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A Cop, An Unarmed Black Man Dead--Yet No Protests In Las Vegas


Tashii Brown being confronted by Metro Police at the Venetian May 14, 2017.

A black man named Tashii Brown was unarmed when he died in the chokehold of Las Vegas police officer Kenneth Lopera a little more than a week ago.

According to police, Brown had approached Lopera and his partner inside The Venetian, on the Las Vegas Strip, claiming someone was chasing him. Then he ran off. Lopera ran after him.

Metro Police have said that after a brief chase, during which Lopera said Brown tried to open the tailgate of a pickup truck, Lopera shocked Brown seven times with a Taser. On the ground, Lopera hit Brown in the head. By this time, hotel security was standing there and other police were arriving.

Then, police also said, Lopera put Brown in a "rear naked choke hold" for more than a minute.

Brown died and an official cause of death is pending.

Undersheriff Kevin McMahill told KNPR’s State of Nevada he can’t speak to why Lopera reacted the way he did.

“I don’t know why,” McMahill said, “I can’t tell you what the perspective of the officer was when that incident occurred because that officer chose not to give a statement to the criminal investigators.”

Both a criminal investigation and an administrative investigation are going on into the incident.

McMahill said officers are trained to only use the Taser three times because after that it is deemed ineffective. They’re also supposed to use the Taser on a suspect and then try to put handcuffs on that person.

And while the chokehold used by Lopera was unauthorized it is like the one that is approved.

“The rear naked choke is very similar to the LVNR (lateral vascular neck restraint) which is what the department authorized technique that we teach,” McMahill said.

The neck restraint is supposed to be used to restrict blood flow to the brain, temporarily incapacitating someone, McMahill said. However, how effective or how dangerous it can be depends on several factors, including the pressure that is applied and where the arm is placed around a person’s neck.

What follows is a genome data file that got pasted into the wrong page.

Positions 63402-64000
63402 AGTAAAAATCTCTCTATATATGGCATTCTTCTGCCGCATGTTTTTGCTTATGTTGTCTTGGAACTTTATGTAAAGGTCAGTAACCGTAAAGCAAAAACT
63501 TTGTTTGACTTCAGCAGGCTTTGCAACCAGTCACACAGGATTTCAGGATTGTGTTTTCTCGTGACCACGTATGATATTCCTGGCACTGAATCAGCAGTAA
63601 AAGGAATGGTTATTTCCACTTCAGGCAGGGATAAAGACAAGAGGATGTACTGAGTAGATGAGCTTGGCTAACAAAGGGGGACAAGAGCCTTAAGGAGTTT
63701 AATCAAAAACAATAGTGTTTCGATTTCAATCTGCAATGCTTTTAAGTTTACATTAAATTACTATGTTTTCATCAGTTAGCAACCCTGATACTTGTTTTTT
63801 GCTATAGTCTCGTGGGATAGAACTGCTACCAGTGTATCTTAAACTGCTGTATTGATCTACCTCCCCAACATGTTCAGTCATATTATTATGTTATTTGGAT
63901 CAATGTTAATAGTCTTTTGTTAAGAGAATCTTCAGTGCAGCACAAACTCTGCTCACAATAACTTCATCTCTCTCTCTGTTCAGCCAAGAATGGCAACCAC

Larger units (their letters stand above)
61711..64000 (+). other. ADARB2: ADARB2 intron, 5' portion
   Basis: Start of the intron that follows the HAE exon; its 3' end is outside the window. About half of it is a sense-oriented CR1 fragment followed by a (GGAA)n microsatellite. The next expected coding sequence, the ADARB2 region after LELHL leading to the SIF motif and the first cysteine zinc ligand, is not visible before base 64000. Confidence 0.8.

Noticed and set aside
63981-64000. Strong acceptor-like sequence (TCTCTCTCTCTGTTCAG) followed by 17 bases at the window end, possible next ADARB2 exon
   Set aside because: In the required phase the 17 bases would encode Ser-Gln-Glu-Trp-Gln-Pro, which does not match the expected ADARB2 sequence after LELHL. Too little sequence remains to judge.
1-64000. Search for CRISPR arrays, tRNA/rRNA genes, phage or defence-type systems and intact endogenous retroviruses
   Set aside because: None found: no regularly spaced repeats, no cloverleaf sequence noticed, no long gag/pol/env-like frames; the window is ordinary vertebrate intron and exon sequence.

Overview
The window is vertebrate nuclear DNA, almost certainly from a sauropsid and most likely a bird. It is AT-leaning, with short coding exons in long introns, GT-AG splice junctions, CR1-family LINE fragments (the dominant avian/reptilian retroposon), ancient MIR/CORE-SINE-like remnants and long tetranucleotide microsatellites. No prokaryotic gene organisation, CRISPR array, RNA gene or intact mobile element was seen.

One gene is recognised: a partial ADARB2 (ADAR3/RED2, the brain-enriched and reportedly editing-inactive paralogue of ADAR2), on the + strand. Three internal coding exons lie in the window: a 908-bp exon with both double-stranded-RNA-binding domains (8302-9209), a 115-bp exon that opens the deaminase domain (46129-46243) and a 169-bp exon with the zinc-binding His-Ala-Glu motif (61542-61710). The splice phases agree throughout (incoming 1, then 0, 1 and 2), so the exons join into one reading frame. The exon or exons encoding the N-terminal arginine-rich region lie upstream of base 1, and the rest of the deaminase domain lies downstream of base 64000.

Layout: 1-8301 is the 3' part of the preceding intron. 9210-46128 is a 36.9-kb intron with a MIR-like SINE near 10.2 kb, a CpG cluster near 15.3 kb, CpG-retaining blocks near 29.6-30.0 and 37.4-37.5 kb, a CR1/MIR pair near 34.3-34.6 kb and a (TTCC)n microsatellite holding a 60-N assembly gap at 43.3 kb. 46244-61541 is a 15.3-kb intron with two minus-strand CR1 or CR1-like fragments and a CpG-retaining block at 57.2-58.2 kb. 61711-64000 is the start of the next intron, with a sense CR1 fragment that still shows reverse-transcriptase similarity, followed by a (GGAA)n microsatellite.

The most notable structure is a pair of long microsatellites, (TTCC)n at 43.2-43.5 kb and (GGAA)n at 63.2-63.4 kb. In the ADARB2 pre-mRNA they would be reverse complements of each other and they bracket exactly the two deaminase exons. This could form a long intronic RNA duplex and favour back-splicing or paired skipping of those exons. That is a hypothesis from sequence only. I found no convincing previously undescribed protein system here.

McMahill is asking that people who have video of the incident turn it over to Metro so they can have a better idea of how the chokehold was used.

Former American Civil Liberties Union attorney Gary Peck called into to KNPR’s State of Nevada to talk about his concerns about the case. He said conversations about neck restraint use has been going on for years.

“It is kind of unsettling that we’re still engaging in this and trying to figure out that neck restraints are a bad idea generally,” Peck said.

The Southern Nevada chapter of the NAACP has asked Metro to forbid the use of that type of hold.

Despite the criticism about the chokehold and the use of a Taser, in this case, Metro Police has been praised by several groups and even in an article in the Los Angeles Times about how it has handled the incident.

Within days, McMahill held a news conference and released the video from the Lopera’s body camera, along with video from security cameras on the property.

“We committed a long time ago to be very transparent about this,” McMahill said, “I thought it was important for the community to see exactly what had occurred because that’s what we had promised them over the last number of years.”

In 2012, Metro requested a review by the Department of Justice designed to address questions of use of force and the review process following an officer-involved shooting.

The DOJ report spurred multiple changes in the department and McMahill credits it with a dramatic drop in the number of officer-involved shootings.

“We’ve been very open and transparent about the shortcomings that we’ve had and certainly that DOJ review that we underwent and we’ve been able to successfully reduce the number of involved shootings from 25 in 2010 down to 10 last year,” he said.

McMahill said there has been an absolute effort by the whole organization to address those shortcomings and to “authentically” engage with communities that may not have always seen police in “positive light.”

McMahill said a demonstration is planned to protest how Brown died. He said Metro fully supports people’s right to peacefully protest, even if it is against his department.  


(Editor's Note: This video contains an unedited body camera video of the incident. Warning: It contains graphic content)


Undersheriff Kevin McMahill, Las Vegas Metropolitan Police Department

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Joe Schoenmann joined Nevada Public Radio in 2014. He works with a talented team of producers at State of Nevada who explore the casino industry, sports, politics, public health and everything in between.